Input Clients These are programs run on machines directly connected to the input devices (instruments) such as Tide Gauges and Weather Stations. These programs capture , filter and pre-process (e.g. average) the data generated by the connected device. There are several of these programs, each supporting different formats and peculiarities of a particular manufacturer's instrument. They all collect the data save it in a standard database format/table using the database drivers. Local display is used to present data received, detected errors in equipment and system errors such as Server not responding.
Data Server This is a client interface program normally referred to as ODBC32 and is supplied as part of, or as an add-on to the underlying operating system. The two driver variants currently in use by Lymtech with this server are the Access and/or the SQL server database drivers provided by Microsoft. Local display of information is provided by the database product or by using operating system utilities supplied with the server software.
Output Client This is a client program which collects its data from the database via the Data Server and provides a screen presentation of the data at the users location. Typically this would be a series of graphs and numeric windows showing both collected data and derived data such as average Wind Direction over the last 10 minutes. These clients can easily be authored by a software writer as the data provided is in a standard format and conforms to the WOSA standard as outlined in the ODBC documentation.
Passive Client These are programs that can be run anywhere on a network and listen for a particular message to be transmitted. The message is captured and displayed, the only user settings being the choice of message and local display settings. The programs are entirely passive and are not able to change or access the 'live' data in any way.

Each of the above software components can be tailored to run across a network of computers and provide a 'scaleable' system. By having a distributed system there are several features which add robustness to the data collection system ..

bulletEach node can be designed to fail without causing system failure.
bulletNodes can be easily replaced, moved, increased or substituted.
bulletData can be collected over wide area networks.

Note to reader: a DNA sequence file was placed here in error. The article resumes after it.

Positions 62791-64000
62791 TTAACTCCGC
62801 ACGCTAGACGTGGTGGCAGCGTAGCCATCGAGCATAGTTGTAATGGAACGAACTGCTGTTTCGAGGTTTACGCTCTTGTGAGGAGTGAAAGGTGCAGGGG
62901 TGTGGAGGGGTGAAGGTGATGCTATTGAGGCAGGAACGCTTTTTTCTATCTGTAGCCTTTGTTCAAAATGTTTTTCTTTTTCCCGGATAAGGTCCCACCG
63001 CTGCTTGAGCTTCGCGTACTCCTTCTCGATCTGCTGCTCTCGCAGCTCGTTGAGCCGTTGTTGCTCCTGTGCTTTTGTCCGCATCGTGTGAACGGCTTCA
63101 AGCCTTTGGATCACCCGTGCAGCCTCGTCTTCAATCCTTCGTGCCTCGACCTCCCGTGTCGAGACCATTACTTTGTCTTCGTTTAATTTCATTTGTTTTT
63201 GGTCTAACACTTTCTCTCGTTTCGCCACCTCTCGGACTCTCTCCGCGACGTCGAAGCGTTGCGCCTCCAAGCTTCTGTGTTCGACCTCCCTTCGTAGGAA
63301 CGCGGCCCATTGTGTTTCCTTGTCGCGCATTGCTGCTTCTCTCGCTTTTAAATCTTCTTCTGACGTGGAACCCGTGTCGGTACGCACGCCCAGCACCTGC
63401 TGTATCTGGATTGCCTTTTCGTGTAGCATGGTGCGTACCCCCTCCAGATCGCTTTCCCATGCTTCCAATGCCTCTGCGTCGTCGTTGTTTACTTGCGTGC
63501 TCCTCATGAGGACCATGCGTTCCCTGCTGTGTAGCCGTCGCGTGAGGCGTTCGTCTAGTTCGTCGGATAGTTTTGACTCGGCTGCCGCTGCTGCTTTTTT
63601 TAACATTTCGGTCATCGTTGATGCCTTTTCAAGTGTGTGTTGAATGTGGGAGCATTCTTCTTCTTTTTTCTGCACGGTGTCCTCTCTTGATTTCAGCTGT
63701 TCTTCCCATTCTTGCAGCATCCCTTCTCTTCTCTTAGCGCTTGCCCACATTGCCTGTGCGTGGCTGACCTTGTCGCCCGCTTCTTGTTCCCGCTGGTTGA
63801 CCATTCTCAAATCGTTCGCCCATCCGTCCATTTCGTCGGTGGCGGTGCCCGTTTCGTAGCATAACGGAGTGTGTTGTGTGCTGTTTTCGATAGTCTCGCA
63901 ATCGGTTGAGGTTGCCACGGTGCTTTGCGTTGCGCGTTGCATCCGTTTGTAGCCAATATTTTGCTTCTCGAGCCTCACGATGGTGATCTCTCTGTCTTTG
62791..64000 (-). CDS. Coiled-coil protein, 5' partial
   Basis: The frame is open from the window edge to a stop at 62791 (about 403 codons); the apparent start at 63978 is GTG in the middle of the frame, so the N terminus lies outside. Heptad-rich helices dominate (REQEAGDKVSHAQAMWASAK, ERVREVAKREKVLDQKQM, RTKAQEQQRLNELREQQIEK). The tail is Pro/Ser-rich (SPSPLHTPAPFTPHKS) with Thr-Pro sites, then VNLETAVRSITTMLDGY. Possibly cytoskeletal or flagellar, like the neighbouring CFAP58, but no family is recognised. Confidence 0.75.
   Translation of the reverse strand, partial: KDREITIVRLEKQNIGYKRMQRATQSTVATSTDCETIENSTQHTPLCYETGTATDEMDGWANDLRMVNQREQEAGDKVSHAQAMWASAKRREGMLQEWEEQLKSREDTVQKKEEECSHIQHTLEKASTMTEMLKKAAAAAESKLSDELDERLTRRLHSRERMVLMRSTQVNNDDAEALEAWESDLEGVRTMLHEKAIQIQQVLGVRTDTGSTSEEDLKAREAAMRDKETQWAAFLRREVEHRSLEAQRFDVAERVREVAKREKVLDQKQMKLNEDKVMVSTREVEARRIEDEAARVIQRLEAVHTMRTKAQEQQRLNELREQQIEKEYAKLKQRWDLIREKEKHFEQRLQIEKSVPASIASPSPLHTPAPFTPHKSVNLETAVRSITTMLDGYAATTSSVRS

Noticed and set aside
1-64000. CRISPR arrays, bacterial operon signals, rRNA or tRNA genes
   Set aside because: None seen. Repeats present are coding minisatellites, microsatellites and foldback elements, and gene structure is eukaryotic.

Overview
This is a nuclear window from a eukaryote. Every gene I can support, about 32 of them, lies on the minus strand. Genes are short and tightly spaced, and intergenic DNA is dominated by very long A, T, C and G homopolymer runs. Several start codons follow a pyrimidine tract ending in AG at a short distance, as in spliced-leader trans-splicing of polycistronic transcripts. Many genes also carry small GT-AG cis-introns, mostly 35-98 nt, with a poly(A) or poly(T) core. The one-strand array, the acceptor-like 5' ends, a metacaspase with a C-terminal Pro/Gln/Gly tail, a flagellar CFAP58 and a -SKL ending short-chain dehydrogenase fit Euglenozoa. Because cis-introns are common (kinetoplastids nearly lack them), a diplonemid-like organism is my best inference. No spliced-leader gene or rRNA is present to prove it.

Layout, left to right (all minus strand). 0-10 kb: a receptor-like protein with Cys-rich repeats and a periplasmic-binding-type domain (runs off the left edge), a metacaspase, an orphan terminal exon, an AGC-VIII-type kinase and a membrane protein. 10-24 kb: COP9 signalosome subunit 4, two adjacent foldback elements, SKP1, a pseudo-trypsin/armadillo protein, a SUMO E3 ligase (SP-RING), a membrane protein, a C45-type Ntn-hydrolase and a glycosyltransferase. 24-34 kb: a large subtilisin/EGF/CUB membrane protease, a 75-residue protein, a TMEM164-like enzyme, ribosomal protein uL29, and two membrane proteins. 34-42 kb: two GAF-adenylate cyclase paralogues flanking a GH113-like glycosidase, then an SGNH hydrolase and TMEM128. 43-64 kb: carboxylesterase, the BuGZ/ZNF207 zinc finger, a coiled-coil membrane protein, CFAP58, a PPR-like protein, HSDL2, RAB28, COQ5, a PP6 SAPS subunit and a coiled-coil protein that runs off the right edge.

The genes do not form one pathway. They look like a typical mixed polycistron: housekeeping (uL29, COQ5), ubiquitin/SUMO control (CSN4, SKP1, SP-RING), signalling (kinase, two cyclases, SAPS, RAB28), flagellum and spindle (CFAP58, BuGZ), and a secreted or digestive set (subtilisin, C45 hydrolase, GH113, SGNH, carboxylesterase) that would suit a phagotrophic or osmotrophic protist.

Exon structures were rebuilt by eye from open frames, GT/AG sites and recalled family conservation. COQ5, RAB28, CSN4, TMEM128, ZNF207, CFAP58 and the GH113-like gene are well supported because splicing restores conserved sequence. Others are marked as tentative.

bulletData can be accessed over wide area networks.
bulletData can be accessed by common office software products.

EDASnet - Database Structure

EDASnet - Networked Data Collection

EDASnet - The Design Model

Data collected using the EDASnet system is saved in a standard, commercially available database format. Currently this format uses products which are designed using the Microsoft JET database engine technology such as Access and SQL server.

The database is a common holding area for a variety of data sets that can loosely be described as 'Environmental'. Each parameter has two relational Tables associated with the data being collected ...

Data Table Actual data collected for each instrument of this table's type and stored in time series order

 

Info Table Relational information about each instrument in the set.

To date there are two major areas of data which have been addressed by Lymtech and are included within the database design ...

Tide Gauge Data This includes recorded and predicted values of tidal elevation at given location coordinates and includes allowance for basic wave statistics such as Maximum, Minimum and SD.

 

Weather Data These parameters include Wind (Speed, Direction and Gust), Barometric Pressure, Air Temperature, Rainfall, Solarimeter and Relative Humidity.

Using a database is not the most efficient way of storing environmental data but it is the best compromise of storing the information in a structured form and retrieving it a a later date. With the low cost of modern data storage, the benefits of being able to retrieve data using database tools such as Selection and Sorting, then being able to process the data in commercially available products such as Spreadsheets greatly outweigh the initial costs of hardware.

      

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  Copyrightę2011 Lymtech LLC - Last modified: 02-07-2011